The Pennsylvania Department of Banking and Securities is looking into the sales of nontraded real estate investment trusts by Securities America employees. Ladenburg Thalmann & Co. Inc., which owns the broker-dealer and two other independent brokerage firms, said in its yearly report that the state regulator wants the brokerage firm to provide data about nontraded REITs that Pennsylvania residents have been buying since 2007. The request was made in October.
According to InvestmentNews, it is not known at this time if Pennsylvania regulators are just looking at nontraded-REIT sales at Securities America or the investigation extends to other firms. It was just last year that Securities America, along with other independent brokerage firms, settled with the Massachusetts Securities Division over nontraded REIT sales.
Securities America paid $8.4 million in restitution to clients in that state along with a $150,000 fine. According to that probe, firms had difficulties abiding by their own policies as well as to the Massachusetts rule that an investor’s purchase of REITs cannot go beyond his/her liquid net worth.
Each state has its own rules about how many alternative investments brokers can sell to clients. Often, the net worth of an investor impacts this amount.
In an Investor Alert, the Financial Industry Regulatory Authority outlined the risks involved in investing in a non-traded REIT:
• Distributions are not a guarantee and can be impacted by numerous factors.
• There are tax consequences to REIT status and distributions. Distributions for REITS that are from accumulated profits and earnings are taxed as if they are ordinary income. The rate could be up to 20% if you are in the highest tax bracket.
• Non-traded REITs are typically illiquid and come with valuation complexities.
• Early redemption can be costly and is frequently restrictive.
• Fees may accrue, adding to the expenses associated with non-traded REITS. For example, front-end fees alone can take the form of selling compensation and costs, as well as organizational and offering costs.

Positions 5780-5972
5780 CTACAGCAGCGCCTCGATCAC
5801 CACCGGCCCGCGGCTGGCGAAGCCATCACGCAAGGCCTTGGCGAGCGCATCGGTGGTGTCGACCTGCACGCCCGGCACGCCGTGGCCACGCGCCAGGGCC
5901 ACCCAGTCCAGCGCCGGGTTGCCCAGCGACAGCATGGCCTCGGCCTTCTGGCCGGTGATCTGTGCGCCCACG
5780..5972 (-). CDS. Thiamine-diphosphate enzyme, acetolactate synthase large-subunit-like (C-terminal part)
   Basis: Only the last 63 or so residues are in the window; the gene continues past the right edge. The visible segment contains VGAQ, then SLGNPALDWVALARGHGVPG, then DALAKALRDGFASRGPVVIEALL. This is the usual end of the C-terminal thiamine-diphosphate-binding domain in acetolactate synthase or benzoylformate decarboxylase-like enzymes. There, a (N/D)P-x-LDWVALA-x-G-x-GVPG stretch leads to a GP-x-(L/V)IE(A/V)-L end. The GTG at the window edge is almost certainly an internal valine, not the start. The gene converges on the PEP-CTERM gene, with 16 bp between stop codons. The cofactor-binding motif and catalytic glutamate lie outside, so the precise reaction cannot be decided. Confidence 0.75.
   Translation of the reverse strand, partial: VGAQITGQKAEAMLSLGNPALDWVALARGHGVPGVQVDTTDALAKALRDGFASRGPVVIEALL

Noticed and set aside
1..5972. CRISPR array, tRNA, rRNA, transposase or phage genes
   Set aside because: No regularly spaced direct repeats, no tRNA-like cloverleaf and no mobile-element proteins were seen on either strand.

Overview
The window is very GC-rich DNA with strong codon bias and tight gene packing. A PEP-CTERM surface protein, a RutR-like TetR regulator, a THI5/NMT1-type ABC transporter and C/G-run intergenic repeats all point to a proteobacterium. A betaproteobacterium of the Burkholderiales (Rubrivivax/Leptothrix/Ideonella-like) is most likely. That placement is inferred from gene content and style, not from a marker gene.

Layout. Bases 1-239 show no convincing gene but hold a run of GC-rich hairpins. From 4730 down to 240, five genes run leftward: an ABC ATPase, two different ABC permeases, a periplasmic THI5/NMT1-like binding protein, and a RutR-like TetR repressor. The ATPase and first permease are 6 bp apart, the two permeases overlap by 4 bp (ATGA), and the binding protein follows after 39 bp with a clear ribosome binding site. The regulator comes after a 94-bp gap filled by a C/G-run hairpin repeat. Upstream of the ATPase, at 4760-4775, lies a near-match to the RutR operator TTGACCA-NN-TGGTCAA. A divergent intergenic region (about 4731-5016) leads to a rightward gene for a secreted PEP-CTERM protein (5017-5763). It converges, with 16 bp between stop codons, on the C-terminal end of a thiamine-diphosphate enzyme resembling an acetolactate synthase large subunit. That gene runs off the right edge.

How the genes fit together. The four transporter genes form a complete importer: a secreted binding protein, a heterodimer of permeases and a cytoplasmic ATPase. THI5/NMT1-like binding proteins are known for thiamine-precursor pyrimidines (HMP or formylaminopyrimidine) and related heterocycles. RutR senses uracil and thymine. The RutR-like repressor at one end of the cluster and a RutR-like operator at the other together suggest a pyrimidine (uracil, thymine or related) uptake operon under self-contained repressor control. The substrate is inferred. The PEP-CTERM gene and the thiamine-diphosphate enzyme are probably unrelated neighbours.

• Properties are frequently unspecified, which means many non-traded REITS begin as blind pools.
• Non-traded REITS can offer limited diversification.
• The real estate risks are real.
If you are considering investing in non-traded REITs, FINRA says that you should know about and understand what you are getting involved in. Find out what kind of fees your financial representative or his/her firm will be paid in commissions and fees. Make sure that this type of security is suitable for your portfolio and you can handle the degree of risk involved. Will this investment help you meet your long-term investment goals? You want to work with a brokerage firm and financial representative that know what they are doing.
Unfortunately, there are investors who have been persuaded to invest in non-traded REITS but were not apprised of the risks, conditions, or costs involved. If you believe that you were misled by a brokerage firm into getting involved in these investments and you have sustained losses because of it, contact Shepherd Smith Edwards and Kantas, LTD LLP. One of our non-traded REIT fraud lawyers would be happy to offer you a free case assessment.
Securities America focus of second state nontraded-REIT inquiry, Investment News, March 19, 2014
More Blog Posts:
FINRA Bars Ex-LPL Broker Over Nontraded REIT Sales, Stockbroker Fraud Blog, December 27, 2013
Securities America, Ameriprise, Among Independent Broker-Dealers Charged $10.75M by Massachusetts for Nontraded REIT Sales, September 4, 2013
FINRA Plan May Dramatically Change The Way Brokerage Firms Report On Nontraded REITS & Other Illiquid Investments on Client Statements, Institutional Investor Securities Blog, April 28, 2013